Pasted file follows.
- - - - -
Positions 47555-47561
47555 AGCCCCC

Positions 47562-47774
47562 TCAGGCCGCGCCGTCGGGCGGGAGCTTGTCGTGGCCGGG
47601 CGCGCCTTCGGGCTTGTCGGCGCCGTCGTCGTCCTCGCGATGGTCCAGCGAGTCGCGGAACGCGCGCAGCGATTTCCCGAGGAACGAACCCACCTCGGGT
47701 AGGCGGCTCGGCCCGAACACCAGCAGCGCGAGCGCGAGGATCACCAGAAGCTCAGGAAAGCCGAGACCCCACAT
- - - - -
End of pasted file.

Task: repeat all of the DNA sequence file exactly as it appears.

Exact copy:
Positions 47555-47561
47555 AGCCCCC

Positions 47562-47774
47562 TCAGGCCGCGCCGTCGGGCGGGAGCTTGTCGTGGCCGGG
47601 CGCGCCTTCGGGCTTGTCGGCGCCGTCGTCGTCCTCGCGATGGTCCAGCGAGTCGCGGAACGCGCGCAGCGATTTCCCGAGGAACGAACCCACCTCGGGT
47701 AGGCGGCTCGGCCCGAACACCAGCAGCGCGAGCGCGAGGATCACCAGAAGCTCAGGAAAGCCGAGACCCCACAT